Jimmy also spent one term in Cambridge to “see a little life,” and it is there that he met Ségouin. Jimmy and Ségouin are just acquaintances, but Jimmy enjoys spending time with the charismatic and worldly Frenchman; that Ségouin also apparently owns several big hotels in France is meaningful to Jimmy, too. Both Jimmy and his father agree that Ségouin is a person “worth knowing.” Villona, on the other hand, is poor, but he is a talented piano player and is very entertaining.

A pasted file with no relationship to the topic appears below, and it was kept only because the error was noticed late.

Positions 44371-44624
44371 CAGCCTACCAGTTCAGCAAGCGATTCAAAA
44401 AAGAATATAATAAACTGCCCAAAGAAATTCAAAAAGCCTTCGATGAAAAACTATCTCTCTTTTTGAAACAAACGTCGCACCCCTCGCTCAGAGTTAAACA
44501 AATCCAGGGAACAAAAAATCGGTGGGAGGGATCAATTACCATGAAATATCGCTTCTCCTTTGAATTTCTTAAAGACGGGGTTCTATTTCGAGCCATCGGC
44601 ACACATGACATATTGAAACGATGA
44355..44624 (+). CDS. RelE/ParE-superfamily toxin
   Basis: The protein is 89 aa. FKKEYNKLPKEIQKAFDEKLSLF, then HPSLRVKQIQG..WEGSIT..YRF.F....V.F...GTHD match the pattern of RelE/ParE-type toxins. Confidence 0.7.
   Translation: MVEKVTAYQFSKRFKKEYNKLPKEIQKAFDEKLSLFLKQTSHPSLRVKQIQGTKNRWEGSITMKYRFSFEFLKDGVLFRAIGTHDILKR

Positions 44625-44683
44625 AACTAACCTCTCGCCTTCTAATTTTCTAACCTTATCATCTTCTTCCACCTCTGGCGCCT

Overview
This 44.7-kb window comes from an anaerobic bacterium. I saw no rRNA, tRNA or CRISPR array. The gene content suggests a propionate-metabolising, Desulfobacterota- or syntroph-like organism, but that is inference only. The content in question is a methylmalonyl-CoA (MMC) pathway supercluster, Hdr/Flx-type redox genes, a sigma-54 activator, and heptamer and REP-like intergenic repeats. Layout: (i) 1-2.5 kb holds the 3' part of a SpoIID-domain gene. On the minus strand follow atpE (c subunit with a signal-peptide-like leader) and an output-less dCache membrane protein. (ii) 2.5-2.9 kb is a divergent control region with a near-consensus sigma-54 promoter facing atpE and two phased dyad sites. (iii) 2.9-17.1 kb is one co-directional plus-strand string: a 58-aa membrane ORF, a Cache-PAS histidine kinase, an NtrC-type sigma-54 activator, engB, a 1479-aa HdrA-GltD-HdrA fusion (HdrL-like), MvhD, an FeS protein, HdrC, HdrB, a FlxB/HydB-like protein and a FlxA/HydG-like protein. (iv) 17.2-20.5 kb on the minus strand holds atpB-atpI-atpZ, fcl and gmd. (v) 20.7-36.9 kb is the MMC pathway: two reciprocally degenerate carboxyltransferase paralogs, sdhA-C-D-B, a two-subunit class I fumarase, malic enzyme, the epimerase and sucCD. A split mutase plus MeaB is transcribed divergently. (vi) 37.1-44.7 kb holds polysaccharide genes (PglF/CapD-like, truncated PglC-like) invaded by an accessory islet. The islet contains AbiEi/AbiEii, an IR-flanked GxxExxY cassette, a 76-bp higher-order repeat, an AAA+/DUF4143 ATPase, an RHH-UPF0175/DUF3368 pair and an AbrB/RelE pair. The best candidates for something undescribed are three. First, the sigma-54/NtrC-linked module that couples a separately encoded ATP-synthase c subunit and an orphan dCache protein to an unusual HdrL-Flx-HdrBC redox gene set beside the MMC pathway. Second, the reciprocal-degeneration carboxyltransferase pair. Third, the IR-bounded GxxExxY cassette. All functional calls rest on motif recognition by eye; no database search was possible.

Jimmy’s relationship with Ségouin reveals that Jimmy values this connection because he can gain something from it: proximity to money and prestige. The narrator’s use of the phrase “worth knowing” is particularly telling, as it captures Jimmy’s commodification of the relationship. He is attracted to Ségouin because of Ségouin’s apparent wealth and his worldliness. Jimmy’s belief in Ségouin’s wealth also shows his gullibility, or his belief that when things appear to be a certain way they must be true. But he has no proof of Ségouin’s wealth, just word that it is supposed to exist. In fact, Jimmy doesn’t even know Ségouin well—they’re just acquaintances—but he isn’t being as skeptical as he should be. As for Jimmy’s being impressed by Ségouin’s worldliness, he clearly finds it appealing to be closely connected with someone who has seen more than just Ireland, which implies that Jimmy views his home country as second-rate. In contrast to Ségouin is Villona, who is described as being “unfortunately very poor,” a description that emphasizes that, to Jimmy, not having money is a significant misfortune. But Villona is not written off; he has earned his association with Jimmy by being an extremely talented pianist, which may suggest the undeniable value of the arts, even in a social circle as consumed by capitalism as Jimmy’s. On the other hand, Jimmy’s companionship with Villona may just be another example of how Jimmy seeks to surround himself with people who he finds interesting, which indicates insecurity.